NFT-backed loans are making a comeback

NFT-backed loans are making a comeback

Welcome to This Week in the Metaverse, where Fortune rounds up the most interesting news in the world of NFTs, culture, and the metaverse. Email [email protected] with tips.

At the height of NFT mania in 2021 and 2022, borrowing money against an NFT, although novel, seemed logical. The prices of non-fungible tokens were sky high—some in the millions—especially for pieces in blue chip collections like Bored Ape Yacht Club and CryptoPunks.

Advocates like Gabe Frank, the CEO of NFT lending platform Arcade, said the concept was smart because people who intelligently (or luckily) came to own several NFTs could unlock liquidity tax free without selling their assets. They could reinvest that liquidity in other NFTs or crypto or put it into real-world assets, borrowing against what was then seen as a relatively safe digital asset as long as someone was willing to make the loan, he said.

This year, amid a collapse in the value of some of the biggest NFT collections, and a still-struggling crypto market, it wasn’t clear to me that this concept was still a smart idea.

That hasn’t stopped Blur, now the biggest NFT marketplace by transaction volume (OpenSea still has more users), from introducing its own lending product, Blend, which since its launch earlier this month, has already given out 33,580 Ether, or about $61 million, worth of loans, according to Dune.

Still, while other lending products have focused on relatively longer-term loans—like for three or six months, admittedly a lot for the high-speed Web3 space—true to its speculative nature, Blur has focused on 24-hour person-to-person loans, with no fees for using the platform, where one lender can offload exposure to another on a whim via a dutch auction. 

Although Frank, from competing NFT lender Arcade, said the popularity of Blend bodes well for the NFT loans ecosystem as a whole, he’s not so sure about the model Blur has chosen. He also believes that in the future, floor prices could be increasingly volatile for the NFT collections Blend accepts, such as BAYC, Mutant Ape Yacht club, Azuki, Wrapped Cryptopunks, DeGods, and Miladys.

“It mostly caters to traders and speculators farming [Blur’s] points/rewards system rather than organic loan activity,” Frank told me in an email. “Not as great for collectors or borrowers with ‘higher than floor’ assets looking for fixed term loans.”

For its part, Blur told me via Twitter DM, “Blend offers higher borrow amounts and lower interest rates than any other lending protocol on the market.”

As for Arcade, to my surprise, he said the loan business was doing better than expected. The platform had about 7,000 active wallets linked, an estimation for users, Frank told me, compared with Blend’s 988 unique borrowers, according to Dune.

Frank said Arcade has seen even more people willing to lend than people seeking loans because of the high APR (20% on average). I’m still unsure of whether this model can last, but it opens an interesting window into the possibilities Web3 enables for the financial world.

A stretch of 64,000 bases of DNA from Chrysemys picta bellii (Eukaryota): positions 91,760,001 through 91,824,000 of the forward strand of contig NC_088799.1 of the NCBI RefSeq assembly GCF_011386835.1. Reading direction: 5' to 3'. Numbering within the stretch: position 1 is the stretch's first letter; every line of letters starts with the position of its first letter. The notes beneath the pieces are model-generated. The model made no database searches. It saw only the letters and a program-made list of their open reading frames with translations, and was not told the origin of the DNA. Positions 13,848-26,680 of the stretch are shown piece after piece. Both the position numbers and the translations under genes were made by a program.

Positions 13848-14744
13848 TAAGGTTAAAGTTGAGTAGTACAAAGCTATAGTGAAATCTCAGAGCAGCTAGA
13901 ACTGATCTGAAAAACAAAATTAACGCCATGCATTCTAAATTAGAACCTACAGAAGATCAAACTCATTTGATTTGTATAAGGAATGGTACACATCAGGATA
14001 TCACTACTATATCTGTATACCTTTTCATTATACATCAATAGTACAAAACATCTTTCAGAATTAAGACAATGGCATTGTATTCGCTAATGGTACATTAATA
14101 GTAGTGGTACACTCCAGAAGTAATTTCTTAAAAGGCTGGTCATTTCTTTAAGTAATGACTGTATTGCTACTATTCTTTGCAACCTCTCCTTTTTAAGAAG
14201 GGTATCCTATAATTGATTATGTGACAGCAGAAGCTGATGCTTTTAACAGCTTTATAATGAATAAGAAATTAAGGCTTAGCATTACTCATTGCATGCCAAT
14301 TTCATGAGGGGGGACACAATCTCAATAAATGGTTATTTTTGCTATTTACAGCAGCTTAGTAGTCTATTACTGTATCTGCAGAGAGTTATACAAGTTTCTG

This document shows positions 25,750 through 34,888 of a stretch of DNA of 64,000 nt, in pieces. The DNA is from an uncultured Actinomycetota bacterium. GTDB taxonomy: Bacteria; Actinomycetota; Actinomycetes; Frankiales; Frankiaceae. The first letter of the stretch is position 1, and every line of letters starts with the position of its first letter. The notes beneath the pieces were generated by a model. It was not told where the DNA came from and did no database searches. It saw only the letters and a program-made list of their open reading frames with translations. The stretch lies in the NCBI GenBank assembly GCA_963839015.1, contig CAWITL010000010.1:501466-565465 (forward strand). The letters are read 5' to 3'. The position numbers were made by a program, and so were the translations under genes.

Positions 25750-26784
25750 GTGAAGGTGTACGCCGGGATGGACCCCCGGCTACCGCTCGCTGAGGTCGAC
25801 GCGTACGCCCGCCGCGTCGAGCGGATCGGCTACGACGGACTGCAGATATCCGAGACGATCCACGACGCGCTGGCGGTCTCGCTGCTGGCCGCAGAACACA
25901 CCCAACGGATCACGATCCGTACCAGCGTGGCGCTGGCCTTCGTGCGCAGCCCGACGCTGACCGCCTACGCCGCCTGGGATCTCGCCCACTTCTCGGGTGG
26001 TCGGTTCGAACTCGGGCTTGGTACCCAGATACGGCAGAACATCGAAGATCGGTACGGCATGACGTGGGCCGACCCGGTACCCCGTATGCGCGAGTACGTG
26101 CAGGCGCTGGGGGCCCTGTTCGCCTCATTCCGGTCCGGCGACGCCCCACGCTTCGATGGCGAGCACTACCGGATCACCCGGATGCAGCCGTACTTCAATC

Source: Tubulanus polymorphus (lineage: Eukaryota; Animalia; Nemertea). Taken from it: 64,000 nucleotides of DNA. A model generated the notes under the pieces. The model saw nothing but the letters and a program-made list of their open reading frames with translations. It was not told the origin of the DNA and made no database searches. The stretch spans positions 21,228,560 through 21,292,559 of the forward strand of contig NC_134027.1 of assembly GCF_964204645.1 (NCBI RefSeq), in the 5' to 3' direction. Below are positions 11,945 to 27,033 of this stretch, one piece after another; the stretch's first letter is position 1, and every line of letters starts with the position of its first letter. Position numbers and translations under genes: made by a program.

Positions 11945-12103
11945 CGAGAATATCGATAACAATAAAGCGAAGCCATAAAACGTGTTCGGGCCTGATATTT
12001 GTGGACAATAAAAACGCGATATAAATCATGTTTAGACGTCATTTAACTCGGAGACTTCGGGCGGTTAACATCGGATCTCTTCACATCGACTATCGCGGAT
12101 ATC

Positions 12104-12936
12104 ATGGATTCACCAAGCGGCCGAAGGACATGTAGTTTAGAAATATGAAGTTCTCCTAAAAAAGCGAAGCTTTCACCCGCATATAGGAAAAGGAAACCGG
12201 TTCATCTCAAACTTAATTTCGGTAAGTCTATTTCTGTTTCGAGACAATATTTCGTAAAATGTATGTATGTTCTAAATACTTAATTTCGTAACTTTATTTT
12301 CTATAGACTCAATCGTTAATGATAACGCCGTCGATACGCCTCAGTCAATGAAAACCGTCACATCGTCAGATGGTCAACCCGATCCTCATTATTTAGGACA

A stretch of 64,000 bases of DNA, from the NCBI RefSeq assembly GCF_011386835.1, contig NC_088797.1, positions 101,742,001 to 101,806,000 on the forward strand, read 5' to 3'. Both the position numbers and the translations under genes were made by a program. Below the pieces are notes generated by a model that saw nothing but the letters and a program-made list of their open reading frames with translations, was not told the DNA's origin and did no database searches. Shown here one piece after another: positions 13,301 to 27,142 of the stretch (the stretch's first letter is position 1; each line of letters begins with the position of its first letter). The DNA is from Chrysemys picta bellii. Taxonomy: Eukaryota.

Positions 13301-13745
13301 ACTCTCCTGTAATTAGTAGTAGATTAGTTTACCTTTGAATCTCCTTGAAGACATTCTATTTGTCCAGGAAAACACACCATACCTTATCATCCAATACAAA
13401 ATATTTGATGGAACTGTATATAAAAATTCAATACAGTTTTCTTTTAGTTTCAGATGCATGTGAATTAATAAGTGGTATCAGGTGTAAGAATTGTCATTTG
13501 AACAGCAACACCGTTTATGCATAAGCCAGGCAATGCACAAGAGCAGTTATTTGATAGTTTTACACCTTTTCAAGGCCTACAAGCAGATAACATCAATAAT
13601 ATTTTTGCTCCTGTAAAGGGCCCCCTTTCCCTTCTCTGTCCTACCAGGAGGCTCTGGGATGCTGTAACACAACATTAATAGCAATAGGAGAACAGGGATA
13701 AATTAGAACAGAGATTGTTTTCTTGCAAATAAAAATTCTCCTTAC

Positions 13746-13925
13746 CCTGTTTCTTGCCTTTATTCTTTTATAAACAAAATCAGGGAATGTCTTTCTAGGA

The competition between lenders on Arcade is slowly driving down interest rates for borrowers on an annual basis, to the point where even Frank has been able to use a CryptoPunk he owned to secure a six-month 45 Ether ($81,600) loan at a 9% APR—lower than the 9.5% APR on his loan for his Toyota Tacoma.

In other news

Ubisoft licensed a series of Assassin’s Creed NFTs that will also exist as physical characters inside a cube, according to VGC. The non-fungible tokens represent characters from the games, and will be called “digital souls,” whose weapons, outfits, and appearances can be edited using a companion app. The collectibles are being managed by Integral Reality Labs and will be recorded on the Polygon blockchain.

Sky Mavis, the company behind Axie Infinity, launched a lite version of the Web3 game for mobile that doesn’t require buying NFT Axies. Axie Infinity: Origins provides players with “starter” Axies—the fluffy, fighting protagonists of the game—but players with existing Axies from the desktop version also can use theirs, Decrypt reported.

The developers behind Web3 game Axie Infinity launched a new mobile app.

Courtesy of Sky Mavis

Web3 company OneOf and Globe Entertainment released a series of printed photographs of Marilyn Monroe that double as NFTs. The 40 photos (eight inches by 10 inches) include a near-field communication tag on the back that can be used to bring up each photo’s blockchain-backed certificate of authenticity. The pics, from the Kim Goodwin Archive, start at $300 each.

Pudgy Penguins released NFT-inspired toys that are already rumored to have brought in half-a-million dollars in revenue. Created by PMI, which also makes products for the video games Fortnite and Among Us, the toys are Pudgy Penguin’s attempt at reaching more mainstream consumers.

Horizon Blockchain Games integrated its wallet and infrastructure stack, Sequence, with Polygon Labs’ Polygon Supernets, which helps app developers customize and extend blockspace based on their needs. Horizon’s Sequence aims to unlock improved scalability, security, and user experience for blockchain tech.

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